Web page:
U.S. Economy Adds 311,000 Jobs in February


The Federal Reserve | Image by MDart10/Shutterstock

The U.S. labor market added 311,000 jobs in February, an unexpected increase considering the Federal Reserve’s goal to shrink the economy.

U.S. employers added 311,000 jobs on a seasonally adjusted basis in February, which was down from January’s robust 504,000, the U.S. Bureau of Labor Statistics reported Friday. The sectors with notable job gains were leisure and hospitality, retail trade, government, and health care.

“The labor market’s definitely been stronger at this point than we would have thought maybe six months ago,” said Citigroup Economist Veronica Clark, as per The Wall Street Journal (WSJ).

Even with the job growth for the month, the unemployment rate managed to edge up to 3.6% in February, an increase of 0.2 percentage points from January but a decrease from the 3.8% unemployment rate a year earlier. Employment declines occurred in transportation and warehousing as well as in information, the Labor Department said.

“Job gains this strong and unemployment this low might be concerning in the face of stubbornly high inflation, but there are signs that the labor market is heading toward a strong, stable, and sustainable pace of growth,” said Nick Bunker, an economist at Indeed Hiring Lab, per the WSJ.

The Federal Reserve has raised interest rates eight times since March 2022 in an effort to slow the economy and bring inflation under control. Since then, the Fed has lifted its federal funds rate from under 0.1% to its current range of 4.50% to 4.75%.

However, Federal Reserve Bank of Atlanta President Raphael Bostic has called for interest rates to go even higher through 2024 in order to avoid a repeat of patterns seen with 1970s inflation.

“I think we will need to raise the federal funds rate to between 5% and 5.25% and leave it there until well into 2024,” said Bostic in a March 1 essay titled “Striking a Delicate Balance in Making Policy.”

“This will allow tighter policy to filter through the economy and ultimately bring aggregate supply and aggregate demand into better balance and thus lower inflation,” he explained.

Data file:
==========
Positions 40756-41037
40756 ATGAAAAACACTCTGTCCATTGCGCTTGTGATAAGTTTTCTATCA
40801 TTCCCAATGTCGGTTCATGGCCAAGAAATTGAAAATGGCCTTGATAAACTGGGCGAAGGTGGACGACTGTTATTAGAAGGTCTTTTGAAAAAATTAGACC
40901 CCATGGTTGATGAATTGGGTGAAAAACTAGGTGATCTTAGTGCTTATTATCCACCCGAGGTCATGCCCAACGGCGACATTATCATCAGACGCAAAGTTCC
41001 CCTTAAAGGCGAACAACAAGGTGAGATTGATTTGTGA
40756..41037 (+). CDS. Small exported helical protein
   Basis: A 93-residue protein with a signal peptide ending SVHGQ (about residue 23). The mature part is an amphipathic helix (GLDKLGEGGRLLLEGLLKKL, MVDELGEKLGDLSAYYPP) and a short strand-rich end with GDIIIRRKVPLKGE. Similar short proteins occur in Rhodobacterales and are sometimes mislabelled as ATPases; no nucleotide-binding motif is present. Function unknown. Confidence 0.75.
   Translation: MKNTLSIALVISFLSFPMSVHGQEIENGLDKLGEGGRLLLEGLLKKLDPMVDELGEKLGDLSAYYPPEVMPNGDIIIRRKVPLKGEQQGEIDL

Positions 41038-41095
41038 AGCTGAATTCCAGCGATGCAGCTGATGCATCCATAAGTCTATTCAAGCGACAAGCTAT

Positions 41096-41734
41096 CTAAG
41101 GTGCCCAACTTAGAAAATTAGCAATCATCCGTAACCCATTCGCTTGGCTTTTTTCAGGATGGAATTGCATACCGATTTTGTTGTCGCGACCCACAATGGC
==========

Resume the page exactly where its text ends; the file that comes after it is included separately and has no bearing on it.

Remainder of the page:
Still, Friday’s strong jobs report and the increase in hourly wages give credence to the idea that employers haven’t fully been phased by interest rate projections or decades-high inflation.

Average hourly earnings increased 4.6% over the past 12 months to $33.09 in February, according to Friday’s employment report.

Repeated increases to the average hourly earnings are a sign that “the economy is still overheating and a real challenge for the Fed,” Beth Ann Bovino, S&P Global Ratings economist, said, per WSJ reporting. “The concern is that when we see wage gains climb that high, that means that businesses then need to raise the price of their products.”

If inflation doesn’t go down and employment remains elevated, then the Fed will be forced to raise rates even higher than projected, which is a benchmark rate above 5% through 2023 and into 2024, according to the Summary of Economic Projections. Federal Reserve Chairman Jerome Powell has said he needs to see consistent evidence of disinflation before the Fed can move to cut rates.

Friday’s strong jobs report was not exactly the evidence Chairman Powell was looking for, though, and could lead to the Fed approving a 50 basis point rate hike at the next Federal Open Market Committee (FOMC) meeting instead of its projected 0.25% interest rate increase, according to Bankrate’s interest rate forecast for 2023. The FOMC will decide how high to raise rates at their next monetary policy meeting on March 21-22.

If you enjoyed this article, please support us today!

Formed in 2021, we provide fact-based, non-partisan news. The Dallas Express is a non-profit organization funded by charitable support and advertising.

Please join us on the important journey to make Dallas a better place!

We welcome and appreciate comments on The Dallas Express as part of a healthy dialogue. We do ask that you be kind. Kind to each other and to everyone else in your comments. For more information, please refer to our Complete Comment Moderation Policy.

Subscribe to Comments
Notify of

Inline Feedbacks
View all comments